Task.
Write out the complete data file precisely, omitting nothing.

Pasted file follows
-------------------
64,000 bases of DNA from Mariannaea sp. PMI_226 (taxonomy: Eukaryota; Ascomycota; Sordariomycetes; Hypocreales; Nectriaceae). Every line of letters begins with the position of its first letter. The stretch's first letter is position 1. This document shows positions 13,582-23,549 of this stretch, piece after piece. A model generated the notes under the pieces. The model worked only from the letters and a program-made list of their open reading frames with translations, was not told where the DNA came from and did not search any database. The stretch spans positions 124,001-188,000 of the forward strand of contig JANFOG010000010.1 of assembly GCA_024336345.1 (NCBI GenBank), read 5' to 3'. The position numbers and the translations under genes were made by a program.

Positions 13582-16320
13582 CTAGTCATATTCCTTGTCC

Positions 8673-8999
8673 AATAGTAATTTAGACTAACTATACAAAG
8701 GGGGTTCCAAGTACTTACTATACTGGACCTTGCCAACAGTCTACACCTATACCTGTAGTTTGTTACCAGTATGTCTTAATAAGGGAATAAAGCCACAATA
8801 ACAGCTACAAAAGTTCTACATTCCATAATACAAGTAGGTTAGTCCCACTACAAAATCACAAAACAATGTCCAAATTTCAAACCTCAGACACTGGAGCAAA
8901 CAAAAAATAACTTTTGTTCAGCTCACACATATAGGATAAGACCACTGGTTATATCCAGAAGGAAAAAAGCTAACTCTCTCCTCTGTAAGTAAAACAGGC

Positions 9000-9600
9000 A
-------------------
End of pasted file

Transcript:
64,000 bases of DNA from Mariannaea sp. PMI_226 (taxonomy: Eukaryota; Ascomycota; Sordariomycetes; Hypocreales; Nectriaceae). Every line of letters begins with the position of its first letter. The stretch's first letter is position 1. This document shows positions 13,582-23,549 of this stretch, piece after piece. A model generated the notes under the pieces. The model worked only from the letters and a program-made list of their open reading frames with translations, was not told where the DNA came from and did not search any database. The stretch spans positions 124,001-188,000 of the forward strand of contig JANFOG010000010.1 of assembly GCA_024336345.1 (NCBI GenBank), read 5' to 3'. The position numbers and the translations under genes were made by a program.

Positions 13582-16320
13582 CTAGTCATATTCCTTGTCC

Positions 8673-8999
8673 AATAGTAATTTAGACTAACTATACAAAG
8701 GGGGTTCCAAGTACTTACTATACTGGACCTTGCCAACAGTCTACACCTATACCTGTAGTTTGTTACCAGTATGTCTTAATAAGGGAATAAAGCCACAATA
8801 ACAGCTACAAAAGTTCTACATTCCATAATACAAGTAGGTTAGTCCCACTACAAAATCACAAAACAATGTCCAAATTTCAAACCTCAGACACTGGAGCAAA
8901 CAAAAAATAACTTTTGTTCAGCTCACACATATAGGATAAGACCACTGGTTATATCCAGAAGGAAAAAAGCTAACTCTCTCCTCTGTAAGTAAAACAGGC

Positions 9000-9600
9000 A